While I love city life, there’s something to be said for green space and the simplicity of nature.
Just yesterday we wrote about Laguna Gloria, an outdoor paradise in the middle of Austin.
If you drive a bit further to Stonewall, TX – a little more than an hour west of Austin – you’ll find the beautiful Lyndon B. Johnson State Park. It’s a hundred percent worth the drive. No matter how old you are or who you visit with, there’s a piece of the park for you to enjoy!
State Park and National Park Combined
LBJ State Park is a strange animal because it connects seamlessly to Lyndon B. Johnson National Historical Park. Begin your visit at the Visitor Center for the State Park, where you can pick up a free driving permit, map and CD that tours you through the State and National Parks from the comfort of your car. You get to decide when you want to stop, get out of your car and explore. These self-guided tours are available seven days a week, from 9 AM-4:30 PM.
Sauer-Beckmann Living History Farm
The first stop is the Sauer-Beckmann Farm, which is definitely one of my favorite parts of the whole visit. This historical farm displays life before electricity with the help of real animals, a barn and house furnished from the beginning of the twentieth century, and costumed volunteers.
You’re free to wander through the farm and its buildings and, if you have an imagination like me, pretend that you really live there. You may see fresh milk sitting on the wooden table in the kitchen, with the curds thrown to the chickens and barn cats outside, or volunteers scrubbing the floor with soap made out of lye. If you’re there at the right time of year, you might even see canning and butchering. If you like that sort of thing.
The Farm is open daily from 8 AM-4:30 PM, except for Christmas, Thanksgiving and New Year’s Day.
Lyndon B. Johnson National Historic Park
As you get back to your audio tour in your car, get ready for my absolute favorite thing about LBJ State Park. If you know me, you know that I love Theodore Roosevelt. Theodore Roosevelt fought for our country’s wilderness like no president before him, and part of his passion for nature was a love for the American Bison. To make a long story much longer, bison are my favorite animal. And LBJ State Park has a herd of them that I can see and talk to every time I visit!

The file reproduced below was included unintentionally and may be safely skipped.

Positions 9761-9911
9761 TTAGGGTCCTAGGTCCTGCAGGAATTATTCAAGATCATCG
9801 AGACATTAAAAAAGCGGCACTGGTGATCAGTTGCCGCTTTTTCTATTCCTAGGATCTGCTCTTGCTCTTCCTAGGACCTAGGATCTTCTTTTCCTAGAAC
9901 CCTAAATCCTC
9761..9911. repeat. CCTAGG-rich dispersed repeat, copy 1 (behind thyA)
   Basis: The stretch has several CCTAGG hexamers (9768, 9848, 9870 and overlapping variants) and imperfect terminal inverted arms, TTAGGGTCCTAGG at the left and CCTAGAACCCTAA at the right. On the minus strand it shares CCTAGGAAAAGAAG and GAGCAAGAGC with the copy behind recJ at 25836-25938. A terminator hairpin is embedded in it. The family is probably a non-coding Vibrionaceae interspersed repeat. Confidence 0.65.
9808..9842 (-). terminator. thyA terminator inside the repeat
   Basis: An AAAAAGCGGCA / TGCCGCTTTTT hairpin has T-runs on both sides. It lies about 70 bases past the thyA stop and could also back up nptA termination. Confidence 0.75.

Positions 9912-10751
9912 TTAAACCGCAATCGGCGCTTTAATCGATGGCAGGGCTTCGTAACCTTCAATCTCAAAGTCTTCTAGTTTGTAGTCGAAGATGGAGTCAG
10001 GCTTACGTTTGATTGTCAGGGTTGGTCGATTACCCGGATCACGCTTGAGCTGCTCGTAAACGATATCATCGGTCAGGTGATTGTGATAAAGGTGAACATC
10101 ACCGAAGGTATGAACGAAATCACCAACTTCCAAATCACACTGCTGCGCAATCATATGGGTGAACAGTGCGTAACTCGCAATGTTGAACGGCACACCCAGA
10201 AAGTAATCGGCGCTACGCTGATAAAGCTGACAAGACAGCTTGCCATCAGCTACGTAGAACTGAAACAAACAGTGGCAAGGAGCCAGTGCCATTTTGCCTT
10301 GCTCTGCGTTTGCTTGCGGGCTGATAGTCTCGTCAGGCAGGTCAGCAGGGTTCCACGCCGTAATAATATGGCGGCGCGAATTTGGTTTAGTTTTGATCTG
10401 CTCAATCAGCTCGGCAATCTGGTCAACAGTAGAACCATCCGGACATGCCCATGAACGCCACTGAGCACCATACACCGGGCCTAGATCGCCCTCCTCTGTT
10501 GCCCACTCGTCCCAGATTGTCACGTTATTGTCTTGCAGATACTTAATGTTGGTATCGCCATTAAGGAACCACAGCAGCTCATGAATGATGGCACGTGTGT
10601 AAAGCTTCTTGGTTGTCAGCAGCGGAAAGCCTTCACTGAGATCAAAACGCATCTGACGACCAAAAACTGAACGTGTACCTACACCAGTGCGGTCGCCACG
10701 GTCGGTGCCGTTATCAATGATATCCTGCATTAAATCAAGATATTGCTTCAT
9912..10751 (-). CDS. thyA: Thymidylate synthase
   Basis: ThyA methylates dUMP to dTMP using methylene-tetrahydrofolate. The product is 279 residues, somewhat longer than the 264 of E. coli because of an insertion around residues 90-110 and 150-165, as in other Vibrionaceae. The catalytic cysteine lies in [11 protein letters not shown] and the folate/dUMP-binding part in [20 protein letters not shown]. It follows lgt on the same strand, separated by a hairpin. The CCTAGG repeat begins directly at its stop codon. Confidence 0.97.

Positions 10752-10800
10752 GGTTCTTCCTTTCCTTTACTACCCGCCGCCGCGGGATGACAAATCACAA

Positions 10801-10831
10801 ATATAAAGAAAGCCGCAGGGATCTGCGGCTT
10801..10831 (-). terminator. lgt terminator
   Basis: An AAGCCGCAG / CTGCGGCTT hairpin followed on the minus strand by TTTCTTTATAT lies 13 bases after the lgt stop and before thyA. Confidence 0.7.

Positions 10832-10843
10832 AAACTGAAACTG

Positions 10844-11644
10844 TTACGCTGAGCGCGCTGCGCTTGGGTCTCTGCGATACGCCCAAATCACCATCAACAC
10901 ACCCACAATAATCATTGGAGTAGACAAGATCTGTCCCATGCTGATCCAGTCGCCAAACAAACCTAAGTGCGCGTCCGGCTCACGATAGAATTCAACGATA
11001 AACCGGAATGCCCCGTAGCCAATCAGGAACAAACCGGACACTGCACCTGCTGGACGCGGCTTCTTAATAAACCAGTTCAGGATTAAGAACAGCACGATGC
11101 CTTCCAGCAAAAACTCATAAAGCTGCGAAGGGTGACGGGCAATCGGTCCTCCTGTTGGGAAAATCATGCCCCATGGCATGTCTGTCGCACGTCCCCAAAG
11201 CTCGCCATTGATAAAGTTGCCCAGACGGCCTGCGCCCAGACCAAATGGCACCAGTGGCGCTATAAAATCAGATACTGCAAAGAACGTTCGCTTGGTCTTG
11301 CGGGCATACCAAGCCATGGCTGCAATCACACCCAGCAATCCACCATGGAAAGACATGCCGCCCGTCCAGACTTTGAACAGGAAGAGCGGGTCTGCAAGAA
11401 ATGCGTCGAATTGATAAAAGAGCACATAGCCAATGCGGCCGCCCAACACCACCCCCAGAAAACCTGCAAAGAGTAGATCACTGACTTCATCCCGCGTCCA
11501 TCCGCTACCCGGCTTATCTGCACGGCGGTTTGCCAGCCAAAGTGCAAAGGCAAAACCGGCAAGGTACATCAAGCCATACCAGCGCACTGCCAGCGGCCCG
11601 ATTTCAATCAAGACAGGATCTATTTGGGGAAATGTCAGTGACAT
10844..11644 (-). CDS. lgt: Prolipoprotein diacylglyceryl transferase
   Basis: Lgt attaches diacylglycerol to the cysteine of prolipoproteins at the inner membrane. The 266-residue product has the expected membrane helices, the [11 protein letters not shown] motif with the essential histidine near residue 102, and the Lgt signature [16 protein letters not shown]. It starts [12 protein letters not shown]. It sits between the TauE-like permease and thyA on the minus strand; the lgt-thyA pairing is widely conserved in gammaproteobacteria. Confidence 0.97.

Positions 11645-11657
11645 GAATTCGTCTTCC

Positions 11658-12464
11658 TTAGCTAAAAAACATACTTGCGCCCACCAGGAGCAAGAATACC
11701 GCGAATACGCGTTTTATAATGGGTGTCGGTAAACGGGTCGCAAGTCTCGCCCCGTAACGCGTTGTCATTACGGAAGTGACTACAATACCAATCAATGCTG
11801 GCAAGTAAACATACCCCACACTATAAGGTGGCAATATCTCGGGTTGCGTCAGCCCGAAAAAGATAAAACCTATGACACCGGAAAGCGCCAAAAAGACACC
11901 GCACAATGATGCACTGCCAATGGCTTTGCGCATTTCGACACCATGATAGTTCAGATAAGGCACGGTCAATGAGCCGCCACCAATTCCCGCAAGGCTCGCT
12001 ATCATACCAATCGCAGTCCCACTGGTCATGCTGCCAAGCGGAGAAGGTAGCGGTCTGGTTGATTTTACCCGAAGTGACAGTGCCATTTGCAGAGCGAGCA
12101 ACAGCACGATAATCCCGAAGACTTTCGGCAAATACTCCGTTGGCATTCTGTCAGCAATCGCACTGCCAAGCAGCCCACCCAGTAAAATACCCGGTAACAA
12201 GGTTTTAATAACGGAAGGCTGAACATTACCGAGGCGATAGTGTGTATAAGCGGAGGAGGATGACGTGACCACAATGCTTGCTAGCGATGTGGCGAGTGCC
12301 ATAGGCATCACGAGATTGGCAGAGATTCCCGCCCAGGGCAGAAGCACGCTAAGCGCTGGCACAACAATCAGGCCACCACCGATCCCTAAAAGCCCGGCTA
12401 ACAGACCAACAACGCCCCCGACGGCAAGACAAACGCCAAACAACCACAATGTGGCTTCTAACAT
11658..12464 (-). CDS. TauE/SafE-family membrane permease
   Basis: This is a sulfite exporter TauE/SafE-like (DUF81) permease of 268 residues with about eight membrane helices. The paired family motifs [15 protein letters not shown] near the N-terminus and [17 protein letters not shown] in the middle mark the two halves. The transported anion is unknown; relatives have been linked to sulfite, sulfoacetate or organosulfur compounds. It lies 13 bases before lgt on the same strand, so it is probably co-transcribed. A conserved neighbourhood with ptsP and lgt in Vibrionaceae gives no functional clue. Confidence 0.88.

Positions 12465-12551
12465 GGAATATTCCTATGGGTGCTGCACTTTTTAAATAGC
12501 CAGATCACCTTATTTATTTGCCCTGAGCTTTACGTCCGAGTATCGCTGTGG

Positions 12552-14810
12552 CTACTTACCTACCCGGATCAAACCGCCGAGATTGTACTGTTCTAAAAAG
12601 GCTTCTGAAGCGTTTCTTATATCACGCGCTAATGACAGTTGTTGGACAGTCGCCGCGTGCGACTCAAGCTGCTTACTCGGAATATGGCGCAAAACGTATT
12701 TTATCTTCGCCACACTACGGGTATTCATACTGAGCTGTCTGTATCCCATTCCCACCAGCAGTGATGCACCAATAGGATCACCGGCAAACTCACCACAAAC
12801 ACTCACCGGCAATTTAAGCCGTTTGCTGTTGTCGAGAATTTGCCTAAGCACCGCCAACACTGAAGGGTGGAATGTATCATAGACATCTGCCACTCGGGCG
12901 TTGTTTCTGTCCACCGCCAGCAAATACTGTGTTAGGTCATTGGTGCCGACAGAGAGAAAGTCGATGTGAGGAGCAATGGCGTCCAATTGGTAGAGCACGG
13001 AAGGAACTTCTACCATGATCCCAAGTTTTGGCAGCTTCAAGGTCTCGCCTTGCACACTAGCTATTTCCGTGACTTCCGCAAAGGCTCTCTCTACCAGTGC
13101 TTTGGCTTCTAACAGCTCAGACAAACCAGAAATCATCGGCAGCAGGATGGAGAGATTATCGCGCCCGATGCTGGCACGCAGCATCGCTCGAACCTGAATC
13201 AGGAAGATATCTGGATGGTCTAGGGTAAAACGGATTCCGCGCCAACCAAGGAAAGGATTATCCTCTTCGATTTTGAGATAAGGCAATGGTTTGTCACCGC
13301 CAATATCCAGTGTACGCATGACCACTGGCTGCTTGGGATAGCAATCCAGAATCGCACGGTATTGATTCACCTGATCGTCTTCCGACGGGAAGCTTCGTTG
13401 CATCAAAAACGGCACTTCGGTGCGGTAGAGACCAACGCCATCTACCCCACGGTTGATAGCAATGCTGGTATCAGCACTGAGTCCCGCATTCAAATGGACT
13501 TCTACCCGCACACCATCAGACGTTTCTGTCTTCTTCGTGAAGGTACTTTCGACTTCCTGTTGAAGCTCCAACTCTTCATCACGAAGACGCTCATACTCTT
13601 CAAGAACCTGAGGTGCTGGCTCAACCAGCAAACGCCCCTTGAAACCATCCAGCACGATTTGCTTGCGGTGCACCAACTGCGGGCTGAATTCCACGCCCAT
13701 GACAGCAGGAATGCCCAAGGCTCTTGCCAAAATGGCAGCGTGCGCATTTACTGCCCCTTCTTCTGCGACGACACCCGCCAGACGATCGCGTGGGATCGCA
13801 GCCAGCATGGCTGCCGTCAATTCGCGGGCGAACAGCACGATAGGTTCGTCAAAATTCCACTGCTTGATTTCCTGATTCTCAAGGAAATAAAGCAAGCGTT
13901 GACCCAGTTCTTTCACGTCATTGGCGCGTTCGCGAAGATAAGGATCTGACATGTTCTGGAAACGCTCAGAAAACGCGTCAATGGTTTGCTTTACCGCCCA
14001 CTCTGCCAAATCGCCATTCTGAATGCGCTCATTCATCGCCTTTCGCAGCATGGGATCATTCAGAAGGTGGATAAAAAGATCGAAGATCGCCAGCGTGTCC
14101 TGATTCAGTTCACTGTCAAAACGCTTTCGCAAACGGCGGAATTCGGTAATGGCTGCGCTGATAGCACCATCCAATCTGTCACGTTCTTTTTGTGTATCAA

If you don’t take the time to stop and talk to the bison, you’ll soon enter the National Park, past the one-room schoolhouse where Lyndon B. Johnson learned how to read.
You’ll see a reconstructed replica of LBJ’s birthplace, the Johnson Family Cemetery where President Johnson and Lady Bird are buried, and the farmhouse where LBJ’s grandparents lived.
There are cattle roaming freely around the property, so drive slowly and be prepared to stop. The cattle are there due to LBJ’s wish that the park remain a working ranch, even after his death.
I loved the long loop past the Show Barn (the present-day center of ranching operations) because the narrow road was bordered on both sides by beautiful ranch land.
As we drove, we listened to 50′s and 60′s-era music on our tour CD. There were old-timey, twangy songs that talked about how awesome Texas is and even “Raindrops Keep Falling on My Head,” which apparently was one of LBJ’s favorite songs. Pro tip: roll your window down and you can pretend that you’re galloping on a horse instead of driving in a car.
Nearing the end of the tour, you’ll suddenly see an airplane hanger holding LBJ’s private airplane. Stop there to get a ticket to tour the Texas White House, 10 AM-4:30 PM every day. $3 for adults, 17 and under free. Cash, checks and cards are all accepted. August 27th, LBJ’s birthday, is a free day every year.
I was astonished to learn that Lyndon B. Johnson spent 25% of his presidency on his ranch in Texas. Once you know that, the fact that his home was named the Texas White House becomes much more understandable!
I love LBJ State Park and the accessibility to so much history. The CD tour makes the Park easy and fun to experience and appreciate. Take an afternoon and make the one-hour drive from Austin, then let me know what you think!
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What is your favorite Texas State Park?
Airplane hanger and Texas White House photos by Michael Coghlan, via Flickr CC.